Would people abuse a marijuana mouth spray? Absolutely. Does it matter? Absolutely not.

British pharmaceutical company GW Pharmaceuticals has developed a medical marijuana drug called Sativex. The drug is delivered orally via a spray pump, and is the first of its kind to be produced by extracting high-inducing cannabinoids like THC (pot's primary psychoactive ingredient) from the cannabis plant itself.

GWPharma is slated to wrap up clinical trials of the drug in 2014, at which point the company is expected to seek approval from the U.S. FDA for its administration to cancer patients. The fact that the drug contains THC, however, has led some people to conclude that it would be used not just for medical purposes, but recreational ones as well. This concern is entirely irrelevant. Here's why.

Over on Scientific American, Rachael Rettner has written a piece that claims that the possibility for Sativex abuse is slim. The primary line of reasoning goes as follows:

  • Sativex is delivered orally.
  • The fact that the drug is delivered through ingestion rather than smoking means it would take longer to have an effect, while simultaneously eliminating many of the cultural and ritualistic practices that go along with smoking pot (like passing a joint or a pipe).
  • Because drug users seeking a high are not willing to wait for the effects of ingested THC to kick in, and rituals cannot be replicated with the spray, there is little potential for Sativex abuse.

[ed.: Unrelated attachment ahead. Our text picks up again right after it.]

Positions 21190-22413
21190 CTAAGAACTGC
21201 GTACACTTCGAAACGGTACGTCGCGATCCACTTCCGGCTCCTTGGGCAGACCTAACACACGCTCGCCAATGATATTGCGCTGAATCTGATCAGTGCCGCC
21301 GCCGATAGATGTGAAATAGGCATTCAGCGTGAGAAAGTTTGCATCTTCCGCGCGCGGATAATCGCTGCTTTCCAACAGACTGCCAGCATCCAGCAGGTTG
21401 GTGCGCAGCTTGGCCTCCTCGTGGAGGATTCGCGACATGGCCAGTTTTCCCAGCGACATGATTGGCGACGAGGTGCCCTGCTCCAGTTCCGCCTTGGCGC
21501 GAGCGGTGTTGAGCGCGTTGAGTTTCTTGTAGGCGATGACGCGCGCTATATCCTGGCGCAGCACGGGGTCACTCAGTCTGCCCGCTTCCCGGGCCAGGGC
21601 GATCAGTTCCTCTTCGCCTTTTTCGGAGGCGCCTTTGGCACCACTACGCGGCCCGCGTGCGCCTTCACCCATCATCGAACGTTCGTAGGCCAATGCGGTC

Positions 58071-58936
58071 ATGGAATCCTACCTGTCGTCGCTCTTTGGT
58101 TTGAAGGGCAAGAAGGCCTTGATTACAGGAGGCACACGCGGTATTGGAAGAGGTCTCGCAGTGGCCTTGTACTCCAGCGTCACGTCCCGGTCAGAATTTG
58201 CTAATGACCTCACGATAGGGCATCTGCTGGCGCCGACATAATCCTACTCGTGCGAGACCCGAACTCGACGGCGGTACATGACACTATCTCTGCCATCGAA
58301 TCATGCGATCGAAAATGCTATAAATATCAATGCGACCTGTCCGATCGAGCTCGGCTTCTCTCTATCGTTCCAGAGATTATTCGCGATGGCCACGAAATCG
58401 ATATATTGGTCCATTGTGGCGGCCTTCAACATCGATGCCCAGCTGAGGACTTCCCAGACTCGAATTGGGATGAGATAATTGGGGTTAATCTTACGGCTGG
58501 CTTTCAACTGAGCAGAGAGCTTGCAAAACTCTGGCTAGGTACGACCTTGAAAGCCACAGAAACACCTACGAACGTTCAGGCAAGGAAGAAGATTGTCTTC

Nevermind the fact that plenty of people regularly choose to consume cannabinoids orally over inhalation. Nevermind the fact that some people would likely choose ingestion over smoking because of the delayed onset of the drug's high.

Instead, focus on the fact that a prescription's potential for abuse is one of the least important factors you can possibly consider when determining whether or not a drug like Sativex should receive FDA approval. Drug abuse — specifically prescription drug abuse — is rampant in the States. The NIH estimates that 20 percent of people in the U.S. have used prescription drugs for non-medical reasons, and that number is on the rise. The prescription drugs in question? Narcotic painkillers (i.e. opiates), sedatives, and stimulants. That includes hydrocodone (Vicodin), methadone (Dolophine), morphine, oxycodone (Percocet), alprazolam (Xanax), diazepam (Valium), and methylphenidate (Ritalin) — to name a few.

Focus on the fact that Sativex has already been approved in the UK, Spain, Canada, and New Zealand to treat muscle spasms due to multiple sclerosis, and could be used to supplement the treatment of patients suffering from cancer-induced nerve damage (it's worth pointing out that in the US, Sativex would be prescribed to cancer patients whose pain had not been adequately relieved by treatment with strong opioids like Vicodin).

Focus on the fact that Marijuana is a relatively safe drug, especially compared to many of the other prescriptions mentioned earlier. When asked to describe a worst-case scenario involving a Sativex "overdose," Margaret Haney — a professor of clinical neurobiology at Columbia University — told Rettner that "the person could get very uncomfortably intoxicated," but that when it came to serious health effects, there were none that she knew of. Overdose on hydrocodone, methadone, morphine, oxycodone, alprazolam, and countless other prescription drugs, and you die.

Would Americans abuse a marijuana mouth spray? You bet your ass we would. Should anybody be concerned about this, given this country's extensive abuse of countless other more dangerous and addictive drugs? Absolutely not.

Top image via GWPharma